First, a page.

Head off on a holiday to one of our Greek destinations and prepare to savour all the flavours. Traditional Greek food has a reputation for being drizzled in olive oil and manages to mix in a good blend of meat-based dishes and some fab veggie favourites, too.
Greece is known for its vast history and culture and its cuisine is a huge part of that past as well. Whether you travel to the mainland or to one of the idyllic islands, you’ll be able to sample the greatest Greek food wherever you end up.
To help you out, we’ve rounded up the must-eat specialities for when you’re in Greece. Warning: this’ll make you hungry.
- Best of the rest
A slab of hearty moussaka is a staple found on most menus in Greece. This Mediterranean main dish hails from the country, so you’ll be well placed to sample this absolute classic. It’s the Greek version of lasagne, but made with potatoes, lamb and aubergines instead. Although it can be solely crafted with local veg, it does vary from region to region. You’ll most likely come across it filled with a healthy portion of ground meat, but a fresh side salad can cut the richness well.
Lunch or dinner, this is a sure-fire winner. You’ll usually have your pick of chicken, pork or lamb when you opt for souvlaki and the meat is grilled on a skewer. It’s nice and succulent with a crispy, charred taste to its outside. Pair it with a pita bread, roasted potatoes, Greek salads and lashings of tzatziki or tahini, and you’ll be in your element.
Forget the standard kebab – this local spin type of fast food is beyond divine! The original meat used in this Greek go-to was lamb, but you’ll just as easily come across chicken, pork and beef. As for the full package, expect a lush combo of meat, freshly-chopped salad, tomato, onion and tzatziki enveloped in a soft flatbread or pita. Play your cards right and you might even find a few French fries in there for luck!
This well-known sweet pastry is a dazzling dessert that dates all the way back to the Ottoman Empire. Layers of uber-thin filo pastry are filled with chopped nuts, then sweetened and bound together by a gloopy, gluttonous syrup or honey. Whether you’re rounding off a meal or simply sitting down to refuel in a café, a bitter coffee goes down swimmingly with a few bites of baklava.
A bit different to the usual British pie, this humble, flaky pastry is a savoury sensation. Bakeries and restaurants can vary in their recipes, but you’ll tend to find them packed to the rafters with chopped spinach, feta cheese, onions, egg, and a good seasoning of herbs. Leeks or chard can often be swapped out for spinach.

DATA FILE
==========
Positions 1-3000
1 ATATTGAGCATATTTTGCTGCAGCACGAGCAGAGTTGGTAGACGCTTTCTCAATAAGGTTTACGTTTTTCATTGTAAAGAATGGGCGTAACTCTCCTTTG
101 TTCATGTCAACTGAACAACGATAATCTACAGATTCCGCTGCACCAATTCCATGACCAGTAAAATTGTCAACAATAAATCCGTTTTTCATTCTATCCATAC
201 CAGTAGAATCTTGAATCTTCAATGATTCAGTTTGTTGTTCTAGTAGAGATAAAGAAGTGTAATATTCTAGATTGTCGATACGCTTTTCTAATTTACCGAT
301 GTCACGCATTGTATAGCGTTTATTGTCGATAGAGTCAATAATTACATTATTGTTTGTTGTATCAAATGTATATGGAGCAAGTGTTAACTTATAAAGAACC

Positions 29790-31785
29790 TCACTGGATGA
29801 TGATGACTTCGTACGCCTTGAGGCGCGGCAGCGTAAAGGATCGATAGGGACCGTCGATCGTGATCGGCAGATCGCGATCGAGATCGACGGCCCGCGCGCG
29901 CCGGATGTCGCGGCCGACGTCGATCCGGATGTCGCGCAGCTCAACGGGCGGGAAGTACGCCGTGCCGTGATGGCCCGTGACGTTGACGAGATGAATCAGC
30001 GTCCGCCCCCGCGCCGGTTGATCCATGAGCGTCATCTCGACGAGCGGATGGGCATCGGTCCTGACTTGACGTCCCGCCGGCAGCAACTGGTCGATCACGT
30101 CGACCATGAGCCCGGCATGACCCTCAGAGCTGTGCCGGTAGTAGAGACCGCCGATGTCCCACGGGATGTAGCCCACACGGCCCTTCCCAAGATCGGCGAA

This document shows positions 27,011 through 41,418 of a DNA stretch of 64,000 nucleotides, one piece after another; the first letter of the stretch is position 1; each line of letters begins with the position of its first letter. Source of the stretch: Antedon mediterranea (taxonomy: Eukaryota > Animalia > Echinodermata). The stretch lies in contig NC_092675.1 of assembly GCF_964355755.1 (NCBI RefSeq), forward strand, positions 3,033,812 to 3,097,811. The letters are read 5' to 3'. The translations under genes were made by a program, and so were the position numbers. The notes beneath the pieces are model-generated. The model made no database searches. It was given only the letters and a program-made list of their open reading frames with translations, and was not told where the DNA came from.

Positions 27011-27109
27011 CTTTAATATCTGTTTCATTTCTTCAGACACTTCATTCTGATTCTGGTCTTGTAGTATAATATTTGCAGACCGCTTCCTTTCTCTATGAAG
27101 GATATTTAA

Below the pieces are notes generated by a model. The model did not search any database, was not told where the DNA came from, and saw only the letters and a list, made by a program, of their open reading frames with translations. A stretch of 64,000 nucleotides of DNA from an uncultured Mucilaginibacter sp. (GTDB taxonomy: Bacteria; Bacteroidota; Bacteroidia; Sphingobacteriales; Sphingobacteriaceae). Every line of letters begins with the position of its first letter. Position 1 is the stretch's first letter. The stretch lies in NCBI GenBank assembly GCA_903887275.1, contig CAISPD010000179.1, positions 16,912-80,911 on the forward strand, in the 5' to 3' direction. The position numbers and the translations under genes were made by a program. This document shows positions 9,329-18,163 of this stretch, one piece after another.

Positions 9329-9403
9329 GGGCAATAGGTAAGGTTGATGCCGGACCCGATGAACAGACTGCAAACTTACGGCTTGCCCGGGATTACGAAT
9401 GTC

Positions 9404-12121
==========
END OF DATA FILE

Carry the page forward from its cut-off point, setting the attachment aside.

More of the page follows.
Anyone for a roast? Well, not quite. The locals marinade lamb in bay leaves, garlic, lemon and herbs to create kleftiko. It’s as much an undisputed Greek classic as ancient mythology itself. The sealing of the lamb in greaseproof paper gives it the ideal environment for all the juices to cook nicely. You’ll be in for a flavour sensation once it’s all married with a helping of roast potatoes.
These beauties are otherwise known as stuffed vine leaves. You’ll find they surface among meze platters and always go down a treat. They’re easy to eat and relatively guilt-free, thanks to the stuffing consisting of a mix of rice, tomatoes, peppers, garlic, courgette, and other regional variations. Good news for meat-eaters - you might also be able to find these oil-lathered leaves parcelled up with beef or pork.
This vegetarian starter might not roll off the tongue in its Greek form, but you’ll definitely want to try it! Put simply, kolokithokeftedes are courgette fritters. Often flavoured with dill and garlic, and fried with no expense spared on the oil, these light bites will leave you wanting more (and more). FYI - they’re extra delicious when dipped in tzatziki or with a few cubes of salty feta on the side. Yum.
Got a sweet tooth? You really can’t beat these. This is the Greek answer to a miniature doughnut and they’re a fab palate-cleanser after a medley of traditional Greek food. These dough balls are soaked in honey and often also have a splash or two of lemon juice in the batter. You might even find some places serving them with a warming sprinkling of cinnamon.
10. Best of the rest
And if that wasn’t enough, you won’t struggle to come across fasolatha, a soup made with dry white beans and other veg. It’s a healthy bowl of goodness to get you started. There’s also pastitsio, which is a layered pasta dish comprising silky béchamel sauce and minced meat – closer to lasagne than moussaka.
Don’t miss taramasalata, a smooth meze dish made of cured cod roe (it’s tastier than it sounds), olive oil, lemon juice, and a starchy base like bread or potatoes.
Salivating yet? Wherever you decide to go, you’ll be surrounded by traditional Greek food, morning, noon and night, so it’ll just be a case of picking what you fancy first!
Posted: 1st Mar 2019.